Brain Tumor and Spinal Tumor Program

Medulloblastoma

For more information, please visit our Comprehensive Brain & Spinal Tumor site

What do I have?

Ependymomas are a type of glioma that develops from ependymal cells. Ependymal cells are found in the lining of the ventricles and spinal cord. These tumors are more common in children than adults. In children, they are often found in the cerebellum, the brain’s coordination center. In adults, they are often found in the spinal cord.

What does it do?

Ependymal cells line the fluid filled spaces of our brain and spinal cord. Because of its location, the tumor often blocks the flow of the cerebrospinal fluid (CSF), the fluid that bathes the brain and spinal cord. This can cause fluid to build up and cause increase pressure in the brain and spinal cord. The most common symptoms associated with ependymomas are headache, back pain, numbness, weakness and sometimes double vision. If the pressure becomes too high, this can cause nausea and vomiting as well as decreased consciousness.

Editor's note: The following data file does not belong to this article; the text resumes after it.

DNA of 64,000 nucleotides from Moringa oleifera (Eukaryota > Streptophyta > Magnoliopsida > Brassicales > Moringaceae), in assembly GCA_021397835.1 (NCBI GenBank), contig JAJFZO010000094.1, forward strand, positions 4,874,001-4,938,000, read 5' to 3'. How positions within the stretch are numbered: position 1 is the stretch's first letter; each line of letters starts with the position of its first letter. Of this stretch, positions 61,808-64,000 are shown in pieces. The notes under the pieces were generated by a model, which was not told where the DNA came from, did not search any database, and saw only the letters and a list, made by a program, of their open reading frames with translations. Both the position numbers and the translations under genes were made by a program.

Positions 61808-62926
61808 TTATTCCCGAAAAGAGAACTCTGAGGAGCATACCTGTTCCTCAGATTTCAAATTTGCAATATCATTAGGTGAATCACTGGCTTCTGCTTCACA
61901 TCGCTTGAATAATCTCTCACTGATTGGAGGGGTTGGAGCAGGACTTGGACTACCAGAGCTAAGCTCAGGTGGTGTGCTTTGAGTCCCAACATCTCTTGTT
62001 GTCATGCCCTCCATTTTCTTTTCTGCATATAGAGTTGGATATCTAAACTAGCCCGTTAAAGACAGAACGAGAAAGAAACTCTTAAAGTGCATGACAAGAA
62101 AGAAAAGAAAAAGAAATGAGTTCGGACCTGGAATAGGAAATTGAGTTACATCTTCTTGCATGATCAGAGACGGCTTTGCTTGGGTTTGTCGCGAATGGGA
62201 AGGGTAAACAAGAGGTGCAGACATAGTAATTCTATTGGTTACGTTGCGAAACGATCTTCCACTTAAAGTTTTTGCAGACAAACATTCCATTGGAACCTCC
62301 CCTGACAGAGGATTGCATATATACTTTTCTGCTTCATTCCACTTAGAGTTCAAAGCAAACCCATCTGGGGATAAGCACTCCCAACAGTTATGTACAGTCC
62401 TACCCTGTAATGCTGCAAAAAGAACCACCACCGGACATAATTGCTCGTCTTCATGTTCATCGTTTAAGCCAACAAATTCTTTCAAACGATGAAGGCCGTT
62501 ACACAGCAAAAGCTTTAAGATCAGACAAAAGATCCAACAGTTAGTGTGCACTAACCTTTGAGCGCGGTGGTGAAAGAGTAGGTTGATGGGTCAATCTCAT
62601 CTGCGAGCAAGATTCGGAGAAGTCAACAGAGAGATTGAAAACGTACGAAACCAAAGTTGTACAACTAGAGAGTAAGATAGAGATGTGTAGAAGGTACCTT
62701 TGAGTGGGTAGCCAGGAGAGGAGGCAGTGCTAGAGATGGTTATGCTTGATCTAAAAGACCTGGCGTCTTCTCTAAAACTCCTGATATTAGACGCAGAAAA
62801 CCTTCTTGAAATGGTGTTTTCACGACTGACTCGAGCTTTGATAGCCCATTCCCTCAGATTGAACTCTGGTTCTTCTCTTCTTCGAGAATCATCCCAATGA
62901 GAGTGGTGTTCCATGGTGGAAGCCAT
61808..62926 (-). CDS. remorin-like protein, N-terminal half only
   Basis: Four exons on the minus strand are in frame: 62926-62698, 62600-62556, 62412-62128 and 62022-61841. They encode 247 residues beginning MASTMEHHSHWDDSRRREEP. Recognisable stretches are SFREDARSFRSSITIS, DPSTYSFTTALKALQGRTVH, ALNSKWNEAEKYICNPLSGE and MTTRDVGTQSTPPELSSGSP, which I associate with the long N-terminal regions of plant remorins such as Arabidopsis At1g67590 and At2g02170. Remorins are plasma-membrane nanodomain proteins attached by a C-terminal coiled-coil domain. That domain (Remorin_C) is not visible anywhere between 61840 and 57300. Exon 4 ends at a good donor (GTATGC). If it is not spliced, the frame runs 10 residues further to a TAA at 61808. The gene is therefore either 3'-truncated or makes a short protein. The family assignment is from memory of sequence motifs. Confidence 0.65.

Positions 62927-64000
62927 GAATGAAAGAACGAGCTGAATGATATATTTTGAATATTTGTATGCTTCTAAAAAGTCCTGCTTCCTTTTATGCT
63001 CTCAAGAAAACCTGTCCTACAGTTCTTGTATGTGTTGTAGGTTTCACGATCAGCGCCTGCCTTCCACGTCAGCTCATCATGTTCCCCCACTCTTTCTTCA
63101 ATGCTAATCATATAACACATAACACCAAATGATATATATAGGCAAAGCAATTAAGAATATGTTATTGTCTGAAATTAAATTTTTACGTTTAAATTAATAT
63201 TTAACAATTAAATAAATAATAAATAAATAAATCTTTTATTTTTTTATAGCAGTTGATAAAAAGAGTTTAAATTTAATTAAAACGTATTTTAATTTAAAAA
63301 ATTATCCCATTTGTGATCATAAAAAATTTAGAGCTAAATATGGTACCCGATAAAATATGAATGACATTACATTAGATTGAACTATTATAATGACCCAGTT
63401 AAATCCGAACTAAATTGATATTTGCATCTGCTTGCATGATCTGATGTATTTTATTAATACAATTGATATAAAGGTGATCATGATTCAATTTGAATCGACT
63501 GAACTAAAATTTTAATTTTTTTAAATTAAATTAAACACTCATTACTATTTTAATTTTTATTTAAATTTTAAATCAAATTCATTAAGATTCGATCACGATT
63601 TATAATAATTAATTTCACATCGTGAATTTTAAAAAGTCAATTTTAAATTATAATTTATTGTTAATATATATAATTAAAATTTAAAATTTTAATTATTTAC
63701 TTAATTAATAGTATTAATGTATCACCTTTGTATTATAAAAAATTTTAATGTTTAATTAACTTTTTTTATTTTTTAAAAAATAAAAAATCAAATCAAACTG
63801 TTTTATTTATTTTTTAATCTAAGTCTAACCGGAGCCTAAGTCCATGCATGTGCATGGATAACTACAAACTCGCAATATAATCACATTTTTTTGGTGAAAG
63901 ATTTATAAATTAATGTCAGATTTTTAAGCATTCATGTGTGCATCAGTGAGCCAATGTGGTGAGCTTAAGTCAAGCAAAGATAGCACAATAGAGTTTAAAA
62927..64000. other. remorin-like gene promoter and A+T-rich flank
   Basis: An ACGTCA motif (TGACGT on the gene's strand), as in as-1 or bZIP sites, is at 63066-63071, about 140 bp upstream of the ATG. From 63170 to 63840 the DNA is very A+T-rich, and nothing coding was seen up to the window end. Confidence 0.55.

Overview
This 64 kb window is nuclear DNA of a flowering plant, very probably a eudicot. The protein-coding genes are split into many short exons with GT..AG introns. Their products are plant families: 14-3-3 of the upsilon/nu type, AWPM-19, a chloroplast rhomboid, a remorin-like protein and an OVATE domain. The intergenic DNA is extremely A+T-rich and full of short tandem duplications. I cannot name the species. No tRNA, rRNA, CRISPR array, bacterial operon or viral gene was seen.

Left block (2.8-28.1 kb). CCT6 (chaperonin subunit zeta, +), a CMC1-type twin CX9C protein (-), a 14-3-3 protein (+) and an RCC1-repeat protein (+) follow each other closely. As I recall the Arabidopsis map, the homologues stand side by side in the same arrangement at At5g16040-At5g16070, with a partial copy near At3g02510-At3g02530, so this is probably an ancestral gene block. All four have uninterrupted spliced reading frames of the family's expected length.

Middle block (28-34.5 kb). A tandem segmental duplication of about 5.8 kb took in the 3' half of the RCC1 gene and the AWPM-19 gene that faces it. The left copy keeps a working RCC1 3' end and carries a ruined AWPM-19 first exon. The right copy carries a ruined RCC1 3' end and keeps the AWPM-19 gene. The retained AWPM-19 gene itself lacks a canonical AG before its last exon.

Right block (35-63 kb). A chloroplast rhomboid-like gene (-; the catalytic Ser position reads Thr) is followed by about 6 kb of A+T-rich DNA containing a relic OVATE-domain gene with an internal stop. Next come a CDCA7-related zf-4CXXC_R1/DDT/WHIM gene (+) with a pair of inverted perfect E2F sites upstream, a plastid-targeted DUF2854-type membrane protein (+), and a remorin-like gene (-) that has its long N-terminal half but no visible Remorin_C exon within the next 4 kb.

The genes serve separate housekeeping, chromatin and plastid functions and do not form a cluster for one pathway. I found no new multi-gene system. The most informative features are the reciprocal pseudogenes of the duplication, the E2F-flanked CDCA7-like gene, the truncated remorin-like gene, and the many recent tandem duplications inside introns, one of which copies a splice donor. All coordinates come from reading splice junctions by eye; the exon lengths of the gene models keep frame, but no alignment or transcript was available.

How long have I had it?

No one can know for sure how long you may have had an ependymoma. Like other gliomas, they can be slow growing or fast growing.

Can it be cured?

Ependymomas are generally slower growing than other gliomas. Most ependymomas are myxopapillary ependymomas that occur in the lowest portion of the spinal column. These tumors are generally less aggressive, although once treated they can grow back. For some ependymomas, surgery may be the only treatment you need. Others may need to be treated with radiation or possibly chemotherapy. If the tumor grows back, it usually becomes more aggressive.

What caused it?

No one knows for sure what causes ependymomas. We do know that exposure to radiation may increase the chances of developing tumors in general. While scientists have looked at other possible causes such as aspartame (NutraSweet®), cell phones and power lines, no on has been able to show that any of these are clear causes of ependymomas.


View all Conditions

Condition Facts

  • Often located in the cerebellum or near the brain stem
  • Can spread to the spinal cord through the CSF (cerebrospinal fluid)
  • Occurs most often in children under the age of 10, but can occur in adults
  • Common symptoms: headaches, early morning vomiting, lethargy or sleepiness, lack of coordination, double vision, behavioral or personality changes, signs of pressure behind the eye when examined.